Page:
Ginsan steel on natural stones

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kjpfo287
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Ginsan steel on natural stones

Post by kjpfo287 » Sat Feb 09, 2019 10:19 am

Hey guys was just hoping to gets some tips advice and or pointers on taking my ginsan blades on natural stones ...obviously my carbons are a dream on them but am having trouble getting the same edge on my ginsan steel blades.....thanks as always Chef Peter

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lsboogy
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Re: Ginsan steel on natural stones

Post by lsboogy » Sat Feb 09, 2019 2:49 pm

AEBL, CPM145 and Swedish Stainless are very close to Ginsan, and I have had good luck sharpening them (I don't have any Ginsan blades) on soft naturals. I don't tend to pull out any hard stones any more - I like the feedback from soft stuff, but I think a lot of folk pull different stones for different steels. I know that Mark sharpens with Shaptons (hard stones) and I would guess he would be a good one to comment on sharpening Ginsan. Biggest thing I can think of is the stone may be loading - do you get good mud on your naturals, or does the steel bind into the stones? That's what happens if I don't let some of my soft stuff soak some water in before using them. My ocean blue stone I tend to stick a wet towel on for 10 or 15 minutes to help avoid loading (it's a medium hard natural) and then I spray a lot until I get some mud started - maybe I should try a nagura (have a few in the drawer - have not used one for 10 years) to see if that helps.

Maybe Ken has something to add here as well, but I can get a pretty good edge on even my CPM154 addict with a Monzen if I let it get some water into the surface (it's lacquered on all other surfaces, so I do the towel on the surface on that as well - a quick run under the faucet after 10 minutes of towel and then a spray or six and it is ready to get muddy

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Kit Craft
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Re: Ginsan steel on natural stones

Post by Kit Craft » Sat Feb 09, 2019 3:32 pm

Ginan, while an easy stainless to sharpen is still stainless and as such will take more work to put an equivalent edge on than carbon. Also, Ginsan seems to take an aggressive edge for me. I don't much like taking it beyond 5k because at that point it seems to lose almost all bite either off the stones or shortly thereafter. Not like AEBL, which takes to refinement really well and early on in grit. Seems to not hold an aggressive edge, for tomatoes for example, as long between touch ups either. To me Ginsan is more like Blue steel and AEBL like white.

As for naturals, they don't abrade stainless as well as carbon. Not that there will be a world of difference with this steel but it will be there. When we say that Ginsan is carbon like, we do tend to exaggerate that a bit. Just be diligent. Make sure you are without burr and put a few more passes into it than you would carbon. Also, be realistic with refinement goals.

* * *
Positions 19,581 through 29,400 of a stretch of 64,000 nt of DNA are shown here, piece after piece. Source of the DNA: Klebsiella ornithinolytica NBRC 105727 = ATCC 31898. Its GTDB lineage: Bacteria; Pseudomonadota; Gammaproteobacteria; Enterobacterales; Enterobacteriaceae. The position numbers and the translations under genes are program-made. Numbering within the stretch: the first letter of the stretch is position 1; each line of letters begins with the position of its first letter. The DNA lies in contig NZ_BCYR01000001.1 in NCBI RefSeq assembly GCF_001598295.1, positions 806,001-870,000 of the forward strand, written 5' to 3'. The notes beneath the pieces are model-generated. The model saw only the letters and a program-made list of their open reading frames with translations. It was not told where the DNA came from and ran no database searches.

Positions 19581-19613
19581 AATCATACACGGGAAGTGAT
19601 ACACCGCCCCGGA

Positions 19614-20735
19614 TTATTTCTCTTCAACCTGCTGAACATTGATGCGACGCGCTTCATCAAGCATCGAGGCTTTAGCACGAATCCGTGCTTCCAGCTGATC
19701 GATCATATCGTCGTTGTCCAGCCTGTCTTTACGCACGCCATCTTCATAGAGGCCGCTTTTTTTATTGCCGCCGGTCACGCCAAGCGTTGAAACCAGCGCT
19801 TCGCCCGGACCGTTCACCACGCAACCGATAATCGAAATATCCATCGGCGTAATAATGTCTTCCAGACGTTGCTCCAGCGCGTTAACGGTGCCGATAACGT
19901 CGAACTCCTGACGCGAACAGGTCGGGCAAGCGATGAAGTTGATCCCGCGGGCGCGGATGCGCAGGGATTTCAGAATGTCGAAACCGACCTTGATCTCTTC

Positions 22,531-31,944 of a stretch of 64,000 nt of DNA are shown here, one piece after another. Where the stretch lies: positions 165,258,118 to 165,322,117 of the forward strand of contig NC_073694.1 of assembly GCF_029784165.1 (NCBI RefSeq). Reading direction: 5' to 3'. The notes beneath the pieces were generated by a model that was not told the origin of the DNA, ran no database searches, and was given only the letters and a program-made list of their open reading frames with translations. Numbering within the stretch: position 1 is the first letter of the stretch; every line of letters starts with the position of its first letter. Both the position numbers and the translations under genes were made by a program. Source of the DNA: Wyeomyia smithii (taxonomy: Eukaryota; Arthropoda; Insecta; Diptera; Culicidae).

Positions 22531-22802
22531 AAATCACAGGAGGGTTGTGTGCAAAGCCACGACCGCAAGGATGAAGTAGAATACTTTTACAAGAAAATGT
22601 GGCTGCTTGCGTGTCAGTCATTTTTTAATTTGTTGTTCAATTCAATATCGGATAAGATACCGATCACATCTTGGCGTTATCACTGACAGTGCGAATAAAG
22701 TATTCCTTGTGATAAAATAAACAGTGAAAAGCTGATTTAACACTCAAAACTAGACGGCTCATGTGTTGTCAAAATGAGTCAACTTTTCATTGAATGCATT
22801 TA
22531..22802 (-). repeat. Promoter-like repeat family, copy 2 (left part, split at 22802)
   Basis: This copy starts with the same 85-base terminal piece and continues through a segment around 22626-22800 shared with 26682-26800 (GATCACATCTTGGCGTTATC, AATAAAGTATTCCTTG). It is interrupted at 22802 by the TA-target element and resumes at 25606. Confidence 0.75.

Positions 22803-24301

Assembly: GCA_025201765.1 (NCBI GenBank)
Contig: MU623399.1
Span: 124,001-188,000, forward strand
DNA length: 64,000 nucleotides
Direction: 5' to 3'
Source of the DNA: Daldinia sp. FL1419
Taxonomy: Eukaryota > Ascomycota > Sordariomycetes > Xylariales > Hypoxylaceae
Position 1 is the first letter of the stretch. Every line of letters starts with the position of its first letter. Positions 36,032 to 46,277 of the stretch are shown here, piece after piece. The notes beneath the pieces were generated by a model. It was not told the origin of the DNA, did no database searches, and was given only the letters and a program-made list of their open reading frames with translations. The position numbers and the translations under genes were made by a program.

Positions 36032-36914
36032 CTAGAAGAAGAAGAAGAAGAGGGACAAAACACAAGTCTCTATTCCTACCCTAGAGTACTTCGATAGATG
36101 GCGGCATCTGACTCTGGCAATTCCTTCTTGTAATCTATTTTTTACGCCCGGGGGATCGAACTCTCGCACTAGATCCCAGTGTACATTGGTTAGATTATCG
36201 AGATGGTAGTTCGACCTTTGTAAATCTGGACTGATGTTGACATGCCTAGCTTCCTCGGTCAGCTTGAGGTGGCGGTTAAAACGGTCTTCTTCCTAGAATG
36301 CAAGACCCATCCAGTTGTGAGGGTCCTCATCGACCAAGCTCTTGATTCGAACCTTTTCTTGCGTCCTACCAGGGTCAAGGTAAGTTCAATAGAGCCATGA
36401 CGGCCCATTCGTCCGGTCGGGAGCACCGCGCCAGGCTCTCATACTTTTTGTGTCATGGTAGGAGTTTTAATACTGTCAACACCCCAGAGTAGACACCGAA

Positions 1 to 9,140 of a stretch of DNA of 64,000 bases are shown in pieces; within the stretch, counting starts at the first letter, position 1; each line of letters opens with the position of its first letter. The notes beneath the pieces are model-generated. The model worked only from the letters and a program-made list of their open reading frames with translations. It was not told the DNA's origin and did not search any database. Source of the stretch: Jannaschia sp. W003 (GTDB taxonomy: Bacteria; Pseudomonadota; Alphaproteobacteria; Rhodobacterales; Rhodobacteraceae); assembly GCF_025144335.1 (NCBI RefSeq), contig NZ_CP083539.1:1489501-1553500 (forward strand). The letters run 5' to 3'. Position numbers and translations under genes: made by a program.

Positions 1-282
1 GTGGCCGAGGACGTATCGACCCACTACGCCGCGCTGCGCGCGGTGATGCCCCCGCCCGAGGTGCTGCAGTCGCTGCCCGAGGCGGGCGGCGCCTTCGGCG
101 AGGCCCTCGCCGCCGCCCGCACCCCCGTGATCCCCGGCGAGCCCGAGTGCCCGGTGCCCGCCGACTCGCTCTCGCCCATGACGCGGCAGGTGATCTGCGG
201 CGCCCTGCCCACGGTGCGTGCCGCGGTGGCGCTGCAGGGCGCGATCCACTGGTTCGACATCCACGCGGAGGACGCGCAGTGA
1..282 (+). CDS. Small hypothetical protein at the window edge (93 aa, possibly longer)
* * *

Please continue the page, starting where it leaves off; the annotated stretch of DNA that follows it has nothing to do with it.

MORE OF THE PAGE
As for which naturals, I've not found one that would not abrade Ginsan just fine so I'd not worry too much about that. However, I'd not take it much beyond Aizu or Tsushima and maybe a coarser Hakka, maybe. That is just me though. You get up around Yaginoshima Asagi and it seems to lose all bite.

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lsboogy
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Re: Ginsan steel on natural stones

Post by lsboogy » Sun Feb 10, 2019 6:11 pm

I took a few minutes and looked at CPM154 as well. It seems very close to Ginsan in material content but with a finer grain structure I have a couple CPM154 knives (the Addict I bought last year is a CPM154 steel), so I put my addict on a few soft Jnats and it is a beast to get a wire on - but then I looked close (40x loupe) and the wire is really really narrow when it forms (took forward - into the edge - strokes one at a time and looked at the thing after each stroke. The wire on the addict never got big, so it your feeling with your thumb for a burr like I do, you will probably miss it unless you are good at finding a very small wire.

Knife took a great edge, but I think some of the stainless high carbon stuff (over 1% carbon - AEBL is only 0.75 or so) is hard to figure out unless you are used to it. I would still be on the stone if I had not looked close

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ken123
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Re: Ginsan steel on natural stones

Post by ken123 » Mon Feb 11, 2019 5:03 am

Well it is roughly 1% carbon and 14% chromium so not exceptionally different than other stainless knife steels like vg10. It should take to most naturals pretty well. For starters what naturals do you have? I would be careful not to go too acute on edge angles trying about 15° per side for starters. Tajima should work well (a personal favorite) Meara etc. Experiment with what you have. If you wish, adding a bit (drop) of cbn to your natural slurries should make for a more aggressive cutting action. I would go for 2 micron.
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